Nanjing homage day not to plant hatred
Updated: 2014-12-12 07:48
By Wang Ping(China Daily)
But the end of the Cold War in the early 1990s was also a tipping point in Japan's strategic diplomacy. Although the United States ended its postwar occupation of Japan in 1952, it has maintained its military presence in Japan. As a result, Japan cannot be called a totally independent nation, and rightist forces have kept agitating for stronger military muscle and whitewashing of the country's militarist past. And Washington's "pivot to Asia" policy has served the interest of Japan's hawkish Prime Minister Shinzo Abe.
It is this not-too-tacit cooperation between the US and Japan, obviously aimed at containing China, that should serve as a wake-up call for whole of Asia.
By designating the National Memorial Day, China has not only followed an international practice, but also paid tribute to the victims of the Nanjing Massacre. And by commemorating the death of more than 300,000 people, it wants to remind its people of the past, and urge Japan's rightist forces to stop denying history however shameful it might be.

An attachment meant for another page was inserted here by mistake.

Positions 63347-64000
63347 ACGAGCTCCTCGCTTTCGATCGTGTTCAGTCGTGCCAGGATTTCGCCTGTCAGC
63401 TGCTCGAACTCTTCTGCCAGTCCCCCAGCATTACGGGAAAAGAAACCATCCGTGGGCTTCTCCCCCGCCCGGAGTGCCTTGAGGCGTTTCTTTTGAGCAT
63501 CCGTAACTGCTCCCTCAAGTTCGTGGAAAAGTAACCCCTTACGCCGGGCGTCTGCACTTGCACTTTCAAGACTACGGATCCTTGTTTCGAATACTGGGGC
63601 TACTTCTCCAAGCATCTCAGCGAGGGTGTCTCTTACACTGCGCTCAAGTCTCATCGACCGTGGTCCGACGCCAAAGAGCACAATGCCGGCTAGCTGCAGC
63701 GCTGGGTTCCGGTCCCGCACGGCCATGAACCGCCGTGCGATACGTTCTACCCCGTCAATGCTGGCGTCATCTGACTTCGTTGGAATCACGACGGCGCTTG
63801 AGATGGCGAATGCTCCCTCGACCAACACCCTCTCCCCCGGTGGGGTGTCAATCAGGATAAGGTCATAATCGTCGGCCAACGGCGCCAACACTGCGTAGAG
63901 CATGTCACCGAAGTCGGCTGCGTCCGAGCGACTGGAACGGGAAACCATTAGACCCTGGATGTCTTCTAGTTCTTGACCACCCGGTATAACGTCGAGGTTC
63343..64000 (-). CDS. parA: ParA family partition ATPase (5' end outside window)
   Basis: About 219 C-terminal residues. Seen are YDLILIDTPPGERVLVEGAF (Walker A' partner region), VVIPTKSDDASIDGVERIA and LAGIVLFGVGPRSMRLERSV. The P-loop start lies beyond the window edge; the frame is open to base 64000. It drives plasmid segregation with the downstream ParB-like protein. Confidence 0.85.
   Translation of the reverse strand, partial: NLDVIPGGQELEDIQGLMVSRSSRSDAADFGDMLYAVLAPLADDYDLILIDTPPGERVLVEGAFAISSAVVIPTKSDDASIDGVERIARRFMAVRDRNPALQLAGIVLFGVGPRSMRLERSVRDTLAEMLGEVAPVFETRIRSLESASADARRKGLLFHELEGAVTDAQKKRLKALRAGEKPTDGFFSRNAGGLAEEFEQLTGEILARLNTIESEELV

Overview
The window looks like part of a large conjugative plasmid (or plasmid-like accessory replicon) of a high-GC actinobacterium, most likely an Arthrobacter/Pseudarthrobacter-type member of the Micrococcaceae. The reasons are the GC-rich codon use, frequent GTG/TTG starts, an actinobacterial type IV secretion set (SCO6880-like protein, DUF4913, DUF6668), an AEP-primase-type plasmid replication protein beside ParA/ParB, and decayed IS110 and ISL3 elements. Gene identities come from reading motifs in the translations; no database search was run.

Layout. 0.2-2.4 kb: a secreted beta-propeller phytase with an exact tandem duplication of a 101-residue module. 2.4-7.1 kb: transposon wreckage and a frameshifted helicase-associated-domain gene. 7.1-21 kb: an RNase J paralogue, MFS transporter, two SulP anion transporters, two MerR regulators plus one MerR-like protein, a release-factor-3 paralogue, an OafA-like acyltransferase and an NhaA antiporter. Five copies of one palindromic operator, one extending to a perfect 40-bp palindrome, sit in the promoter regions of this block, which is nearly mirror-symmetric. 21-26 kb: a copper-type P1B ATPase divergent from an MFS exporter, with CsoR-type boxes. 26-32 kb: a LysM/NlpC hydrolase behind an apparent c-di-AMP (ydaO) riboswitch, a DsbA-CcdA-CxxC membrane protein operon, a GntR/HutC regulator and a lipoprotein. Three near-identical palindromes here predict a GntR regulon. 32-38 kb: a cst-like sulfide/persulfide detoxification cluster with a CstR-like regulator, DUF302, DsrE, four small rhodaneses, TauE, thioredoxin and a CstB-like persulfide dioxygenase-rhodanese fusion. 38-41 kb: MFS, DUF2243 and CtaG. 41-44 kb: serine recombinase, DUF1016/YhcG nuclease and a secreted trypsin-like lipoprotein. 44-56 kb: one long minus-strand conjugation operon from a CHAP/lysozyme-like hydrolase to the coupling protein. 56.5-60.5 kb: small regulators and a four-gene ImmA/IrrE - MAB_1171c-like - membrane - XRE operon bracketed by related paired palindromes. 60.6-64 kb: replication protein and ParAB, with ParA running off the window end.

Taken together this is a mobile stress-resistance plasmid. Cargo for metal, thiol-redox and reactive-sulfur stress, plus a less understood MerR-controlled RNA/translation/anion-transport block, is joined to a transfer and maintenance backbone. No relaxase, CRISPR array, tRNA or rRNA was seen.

The Abe administration should reflect on its Asia policy, which neither admits the country's wartime atrocities nor abides by previous agreements on peace and cooperation. Tokyo's recent moves such as the re-investigation into the 1993 Kono Statement - the apology rendered by former Japanese chief cabinet secretary Yohei Kono for the use of "comfort women" by the Japanese army during World War II - will only worsen its ties with Beijing and Seoul.
Since China has no intention of spawning hatred against Japan by reminding its people of the bloody past, the National Memorial Day should not be merely seen as a warning to Japan. Instead, the observation of the memorial day reflects China's willingness to rebuild public spirit in East Asia, because regional prosperity cannot be achieved without peaceful co-existence and full awareness of the past.
The author is a researcher in Japan studies at the Chinese Academy of Social Sciences.